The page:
|SILK CAMPAIGN KERCHIEF IN AN UNUSUAL, HORIZONTAL FORMAT, MADE TO PROMOTE THE 1912 PRESIDENTIAL RUN OF TEDDY ROOSEVELT, WHEN HE RAN ON THE NATIONAL PROGRESSIVE PARTY “BULL MOOSE” TICKET
|Frame Size (H x L):||27.25" x 37"|
|Flag Size (H x L):||16.5" x 26.5"|
|Bull moose heads, large clubs, and standing bears wielding clubs decorate this printed silk, rectangular format bandana from the 1912 presidential campaign of Theodore Roosevelt. These images surround a center medallion that encircles the date and Teddy’s famous Rough Riders hat. These elements were widely recognized symbols of the man who won America’s heart, but fell out of favor with the Grand Old Party when he decided to run against incumbent President William Howard Taft on an independent, National Progressive Party ticket.
Printed on silk, in red, white, and blue, this interesting textile has the party’s name, spelled in block letters, arranged in a wave format along the border. Roosevelt nicknamed his the “Bull Moose Party” in comic yet serious notation to his bull-headed nature. This manner of choosing a mascot fell in line with the Republican and Democrat selections of the Elephant and Donkey. The term "Teddy Bear" originated from his nickname, while "speak softly but carry a big stick" is a memorable Roosevelt quote. The combination of the two is illustrated by the clubs and bears, in-between which are the man's iconic initials.
Roosevelt had declined to run in 1908, following a long-standing tradition that Presidents were expected to leave office after two terms. He appointed his friend, William Howard Taft, as his successor, who won and served the next four years. During his forthcoming administration, a rift grew between Taft and Roosevelt, who each became leaders of the Republican Party's two ever-spreading wings. The progressives opposed the court system, favored restrictions on women's employment, favored conservation, were more favorable toward labor unions, and opposed tariffs. The conservatives were pro-business and insisted on judicial supremacy. Taft became identified with the conservative wing, while Roosevelt was the leader of the progressive wing.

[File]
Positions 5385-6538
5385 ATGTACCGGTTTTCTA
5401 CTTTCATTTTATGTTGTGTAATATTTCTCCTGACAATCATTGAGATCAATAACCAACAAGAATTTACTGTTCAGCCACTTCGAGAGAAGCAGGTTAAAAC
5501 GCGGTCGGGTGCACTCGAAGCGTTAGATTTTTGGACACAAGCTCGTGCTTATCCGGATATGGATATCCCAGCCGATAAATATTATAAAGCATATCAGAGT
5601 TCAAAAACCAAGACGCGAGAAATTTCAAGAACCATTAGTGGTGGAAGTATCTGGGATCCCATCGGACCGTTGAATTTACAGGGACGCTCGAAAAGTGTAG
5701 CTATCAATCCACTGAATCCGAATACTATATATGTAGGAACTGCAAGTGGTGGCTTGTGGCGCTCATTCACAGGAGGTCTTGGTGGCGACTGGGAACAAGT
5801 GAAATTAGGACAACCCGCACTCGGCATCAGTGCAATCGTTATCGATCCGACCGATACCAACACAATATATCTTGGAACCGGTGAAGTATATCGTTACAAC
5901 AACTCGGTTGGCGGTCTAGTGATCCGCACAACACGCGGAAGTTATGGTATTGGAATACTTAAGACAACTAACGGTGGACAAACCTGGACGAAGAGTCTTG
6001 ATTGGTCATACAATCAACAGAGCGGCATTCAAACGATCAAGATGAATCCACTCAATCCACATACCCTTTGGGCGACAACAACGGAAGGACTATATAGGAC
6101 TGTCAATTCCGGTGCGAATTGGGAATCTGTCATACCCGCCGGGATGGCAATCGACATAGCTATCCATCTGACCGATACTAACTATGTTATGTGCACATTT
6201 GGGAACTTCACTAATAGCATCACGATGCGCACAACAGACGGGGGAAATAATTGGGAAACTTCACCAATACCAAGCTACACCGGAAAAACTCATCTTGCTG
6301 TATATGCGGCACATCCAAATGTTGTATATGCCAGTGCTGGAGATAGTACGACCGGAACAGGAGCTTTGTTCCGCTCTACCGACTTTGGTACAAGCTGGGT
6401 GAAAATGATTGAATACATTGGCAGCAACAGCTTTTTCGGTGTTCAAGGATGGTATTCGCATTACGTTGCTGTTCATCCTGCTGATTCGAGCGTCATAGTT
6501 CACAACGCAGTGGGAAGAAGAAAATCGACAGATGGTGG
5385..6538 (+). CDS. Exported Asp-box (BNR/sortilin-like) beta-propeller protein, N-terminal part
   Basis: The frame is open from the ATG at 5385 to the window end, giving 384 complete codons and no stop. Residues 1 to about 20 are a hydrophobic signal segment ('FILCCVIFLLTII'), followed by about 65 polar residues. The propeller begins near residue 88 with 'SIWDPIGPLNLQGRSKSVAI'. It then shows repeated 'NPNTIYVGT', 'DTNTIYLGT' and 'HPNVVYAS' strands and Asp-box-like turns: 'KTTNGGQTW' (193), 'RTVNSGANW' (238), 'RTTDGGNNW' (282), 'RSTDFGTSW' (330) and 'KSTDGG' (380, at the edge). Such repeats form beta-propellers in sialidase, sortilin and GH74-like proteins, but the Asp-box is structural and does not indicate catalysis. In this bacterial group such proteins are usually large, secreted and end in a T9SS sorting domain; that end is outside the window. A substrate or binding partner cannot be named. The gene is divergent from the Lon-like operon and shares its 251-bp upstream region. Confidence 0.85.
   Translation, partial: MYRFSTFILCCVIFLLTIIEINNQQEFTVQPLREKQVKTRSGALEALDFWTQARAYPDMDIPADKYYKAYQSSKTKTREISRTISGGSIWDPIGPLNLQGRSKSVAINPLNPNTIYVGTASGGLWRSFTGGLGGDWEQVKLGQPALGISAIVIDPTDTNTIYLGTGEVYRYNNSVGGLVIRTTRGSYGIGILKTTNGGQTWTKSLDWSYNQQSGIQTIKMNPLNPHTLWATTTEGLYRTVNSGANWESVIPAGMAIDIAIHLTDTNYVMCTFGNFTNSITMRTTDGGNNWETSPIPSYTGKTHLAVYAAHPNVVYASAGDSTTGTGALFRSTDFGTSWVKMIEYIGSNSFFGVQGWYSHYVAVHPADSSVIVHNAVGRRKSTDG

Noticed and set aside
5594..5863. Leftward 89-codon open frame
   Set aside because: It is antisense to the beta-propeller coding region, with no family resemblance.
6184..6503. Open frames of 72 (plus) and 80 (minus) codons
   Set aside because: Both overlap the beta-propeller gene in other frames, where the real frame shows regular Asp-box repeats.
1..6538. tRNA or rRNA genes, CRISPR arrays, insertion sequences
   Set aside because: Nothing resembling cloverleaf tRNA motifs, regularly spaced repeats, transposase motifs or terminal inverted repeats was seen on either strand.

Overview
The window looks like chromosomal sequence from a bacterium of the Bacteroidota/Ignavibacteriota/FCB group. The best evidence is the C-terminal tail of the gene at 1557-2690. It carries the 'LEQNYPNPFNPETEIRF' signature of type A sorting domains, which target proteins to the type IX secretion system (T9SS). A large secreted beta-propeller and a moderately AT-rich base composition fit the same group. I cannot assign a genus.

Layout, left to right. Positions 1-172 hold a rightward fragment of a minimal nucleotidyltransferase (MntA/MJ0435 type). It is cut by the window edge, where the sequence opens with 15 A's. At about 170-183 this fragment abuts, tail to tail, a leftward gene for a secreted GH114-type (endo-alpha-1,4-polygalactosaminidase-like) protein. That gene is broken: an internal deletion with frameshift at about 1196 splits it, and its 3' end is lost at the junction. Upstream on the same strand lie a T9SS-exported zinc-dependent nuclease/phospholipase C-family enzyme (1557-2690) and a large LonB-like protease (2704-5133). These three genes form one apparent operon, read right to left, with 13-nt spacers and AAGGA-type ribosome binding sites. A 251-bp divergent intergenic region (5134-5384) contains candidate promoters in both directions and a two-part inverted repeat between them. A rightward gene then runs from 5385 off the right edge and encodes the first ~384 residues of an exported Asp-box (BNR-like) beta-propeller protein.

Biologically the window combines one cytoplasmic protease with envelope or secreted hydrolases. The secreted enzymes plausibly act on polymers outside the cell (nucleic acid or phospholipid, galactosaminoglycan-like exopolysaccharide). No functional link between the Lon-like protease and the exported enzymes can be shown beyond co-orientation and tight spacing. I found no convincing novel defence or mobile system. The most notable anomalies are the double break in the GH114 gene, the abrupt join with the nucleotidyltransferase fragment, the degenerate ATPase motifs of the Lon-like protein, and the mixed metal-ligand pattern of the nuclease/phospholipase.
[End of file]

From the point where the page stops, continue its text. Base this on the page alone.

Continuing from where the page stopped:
By 1910 the split was deep. Roosevelt ran for nomination on the Republican ticket but lost to Taft, so in true T.R. fashion, he waved off defeat and set out on his own. Despite rather serious opposition from his many Republican friends, he jumped into the ring with no apparent reason to believe that he might actually lose. In the forthcoming election he did beat Taft, gaining 88 electoral votes versus Taft’s almost non-existent count of 8. In doing so he became the only man in history to place second on an independent ticket. He was slaughtered by Wilson, however, who received 435 votes in the Electoral College and served two terms in the nation’s highest office. A disgruntled Roosevelt retreated to what he loved best, risk and adventure. He traveled to the Amazon jungle, where he ran an uncharted river and nearly perished.
An example of the kerchief resides in the collection of the Smithsonian and is documented in “Threads of History” by Collins, Smithsonian Press, 1979 (item 940, pg. 373). Its unusual format and lack of calico printing makes it a great visual compliment to the traditional, square, Turkey Red cotton bandanas that are more commonly found in this and previous elections. It is of interest to note that a very rare variation of this kerchief exists that includes large depictions of T.R.'s wire rimmed spectacles and toothy grin, flanking the central medallion image in each corner, within the outer border.
Mounting: The kerchief has been hand-stitched to 100% cotton twill, black in color, which was washed to reduce excess dye. An acid-free agent was added to the wash to reduce excess dye and the fabric was heat-treated for the same purpose. The mount was then placed in a black-painted, hand-gilded and distressed Italian molding. The glazing is U.V. protective Plexiglas.
Condition: Excellent. There are a couple of very minor, tiny stains, almost not worthy of mention.
|Collector Level:||Intermediate-Level Collectors and Special Gifts|
|Earliest Date of Origin:||1912|
|Latest Date of Origin:||1912|
|Price:||Please call (717) 676-0545 or (717) 502-1281|